Lesson 1: Transforming the Design of Organizations
Information technology (IT) provides new ways to design and
structure organizations. With tools like e-mail, virtual groups, teleconferencing,
and transactions systems that help coordinate organizational subunits, it is possible
to create organizations where time and place no longer matter. For better or worse,
IT has facilitated the outsourcing and offshoring of work. For many entrepreneurs
and firms a physical location is of secondary concern.
of the Past
Host Bob Cringley visits an office
of the early 1900s to show how dramatically technology has changed the way we work.
Many of the tasks that subordinates performed for the knowledge worker are automated;
we no longer have secretaries to type memos or to take phone messages. Organizations
have adopted technology to dramatically increase office efficiencies and in doing
so have changed the nature of work.
Anina, a fashion model and entrepreneur
without a home base or an office, started by using a cell phone that she programmed
herself to manage her business. Anina runs a virtual company, 360 Fashion, which
provides information and insight on fashion using her cell phone camera and a laptop
to manage her Web site. The lesson here? IT is all about mobility; about being untethered
from a physical location. The technology makes it possible for a single person to
create a business that can be accessed by hundreds of millions of people over the
Internet. As WiMax and 3G technologies are implemented, there will be an explosion
of content and communications that will impact businesses such as Anina’s.
Point B, a consulting firm with
no offices has turned conventional organization design upside down. Instead of sending
consultants to clients where ever they are located, Point B takes on clients where
its employees live in seven different markets. It has no headquarters, no building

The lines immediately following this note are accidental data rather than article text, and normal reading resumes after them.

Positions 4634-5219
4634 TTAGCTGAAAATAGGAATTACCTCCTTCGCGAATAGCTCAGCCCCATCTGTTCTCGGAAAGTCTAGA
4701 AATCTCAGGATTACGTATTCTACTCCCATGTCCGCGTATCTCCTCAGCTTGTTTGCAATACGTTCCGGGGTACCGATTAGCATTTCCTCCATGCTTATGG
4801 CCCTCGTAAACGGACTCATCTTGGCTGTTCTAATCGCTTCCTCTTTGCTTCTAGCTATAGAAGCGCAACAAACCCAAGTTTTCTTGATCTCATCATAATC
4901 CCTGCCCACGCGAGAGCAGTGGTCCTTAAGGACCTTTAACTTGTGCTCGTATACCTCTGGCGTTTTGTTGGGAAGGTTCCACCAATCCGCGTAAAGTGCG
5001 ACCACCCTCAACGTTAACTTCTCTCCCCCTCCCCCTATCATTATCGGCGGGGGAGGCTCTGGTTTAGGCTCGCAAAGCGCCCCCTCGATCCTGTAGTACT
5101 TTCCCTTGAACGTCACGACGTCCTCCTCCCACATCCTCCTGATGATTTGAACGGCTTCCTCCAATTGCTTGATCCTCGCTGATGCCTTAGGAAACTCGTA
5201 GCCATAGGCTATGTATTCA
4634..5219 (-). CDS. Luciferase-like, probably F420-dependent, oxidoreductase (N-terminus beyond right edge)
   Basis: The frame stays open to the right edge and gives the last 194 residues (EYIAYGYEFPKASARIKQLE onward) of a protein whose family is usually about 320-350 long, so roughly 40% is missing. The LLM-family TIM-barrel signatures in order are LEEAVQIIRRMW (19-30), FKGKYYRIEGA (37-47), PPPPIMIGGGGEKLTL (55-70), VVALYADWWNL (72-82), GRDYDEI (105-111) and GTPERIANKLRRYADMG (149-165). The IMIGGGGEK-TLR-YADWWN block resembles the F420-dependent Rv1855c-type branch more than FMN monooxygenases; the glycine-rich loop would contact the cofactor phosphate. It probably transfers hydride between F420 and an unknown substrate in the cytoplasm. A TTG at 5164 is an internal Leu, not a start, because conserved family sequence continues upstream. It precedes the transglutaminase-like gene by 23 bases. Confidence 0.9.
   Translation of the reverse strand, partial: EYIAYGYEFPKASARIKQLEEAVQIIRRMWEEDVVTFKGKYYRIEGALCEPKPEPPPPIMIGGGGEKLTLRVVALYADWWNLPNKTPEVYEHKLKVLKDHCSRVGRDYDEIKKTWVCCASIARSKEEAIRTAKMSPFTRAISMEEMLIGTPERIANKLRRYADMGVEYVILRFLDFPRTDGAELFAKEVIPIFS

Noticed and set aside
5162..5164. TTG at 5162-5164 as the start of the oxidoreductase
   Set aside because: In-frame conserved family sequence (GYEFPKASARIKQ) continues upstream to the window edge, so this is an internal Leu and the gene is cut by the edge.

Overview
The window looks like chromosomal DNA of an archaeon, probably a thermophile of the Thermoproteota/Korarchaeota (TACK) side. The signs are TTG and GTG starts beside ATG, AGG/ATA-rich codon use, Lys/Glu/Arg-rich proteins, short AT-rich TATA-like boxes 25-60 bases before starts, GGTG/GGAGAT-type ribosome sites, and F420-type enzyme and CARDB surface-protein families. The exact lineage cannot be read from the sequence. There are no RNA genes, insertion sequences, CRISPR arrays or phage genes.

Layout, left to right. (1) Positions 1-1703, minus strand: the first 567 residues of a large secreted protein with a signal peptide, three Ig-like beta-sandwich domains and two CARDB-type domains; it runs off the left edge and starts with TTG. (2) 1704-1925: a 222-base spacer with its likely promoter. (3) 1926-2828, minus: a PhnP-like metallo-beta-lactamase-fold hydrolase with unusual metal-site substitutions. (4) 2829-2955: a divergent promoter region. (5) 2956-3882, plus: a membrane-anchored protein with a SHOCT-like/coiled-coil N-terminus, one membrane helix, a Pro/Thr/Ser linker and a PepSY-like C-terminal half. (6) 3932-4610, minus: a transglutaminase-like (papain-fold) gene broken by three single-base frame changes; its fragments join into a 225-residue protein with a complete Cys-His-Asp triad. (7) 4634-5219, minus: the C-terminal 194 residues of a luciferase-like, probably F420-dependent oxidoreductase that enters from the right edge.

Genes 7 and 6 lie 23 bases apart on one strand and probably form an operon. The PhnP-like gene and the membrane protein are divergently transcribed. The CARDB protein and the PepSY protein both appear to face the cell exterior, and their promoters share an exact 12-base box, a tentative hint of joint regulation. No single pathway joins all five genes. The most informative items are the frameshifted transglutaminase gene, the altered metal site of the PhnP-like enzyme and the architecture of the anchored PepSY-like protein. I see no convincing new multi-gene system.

of its own, and its employees work at client sites, coffee shops and in their cars.
Point B rents hotel offices so that it can have meeting rooms when needed.
But as we see in the segment, Point B consultants can work almost any place they
can connect to the Internet. Will our conventional concept of an office disappear?
Will work become more local to avoid the lost time and frustration of air travel?
Virtual firms, teams and companies without offices remove some of the social interaction
that most of us find at work – which raises the question of how managers will bring
this aspect of work to employees.
Hewlett-Packard’s Halo system and
other telepresence systems like those marketed by Cisco are great enabling technologies.
The quality of the video in these systems makes it look as if someone a thousand
miles away is sitting across the table. E-mail is not a particularly rich media,
and face-to-face contact that is almost real is considerably better for communicating.
The price of these systems is high, but as with all IT, prices will fall. Imagine
being able to meet with different people around the world, almost in person, without
having to get on an airplane! In the future systems like this will allow the design
of organizations that consist of many far-flung locations connected through lifelike
video systems. Technology will also help manage this distributed firm by collecting
data and making it available to managers who must coordinate projects and monitor
budgets. Every process is becoming digital, virtual and mobile.
Smith School Video: Impact of Virtual Teams on the Workplace
associate director of the Center for Human Capital, Innovation and Technology at
the Robert H. Smith School of Business, discusses the impact of virtual teams on
the workplace and outlines future, major trends.
- Inside the Future: Surviving
the Technology Revolution, Chapter 3: Transforming Every Day Events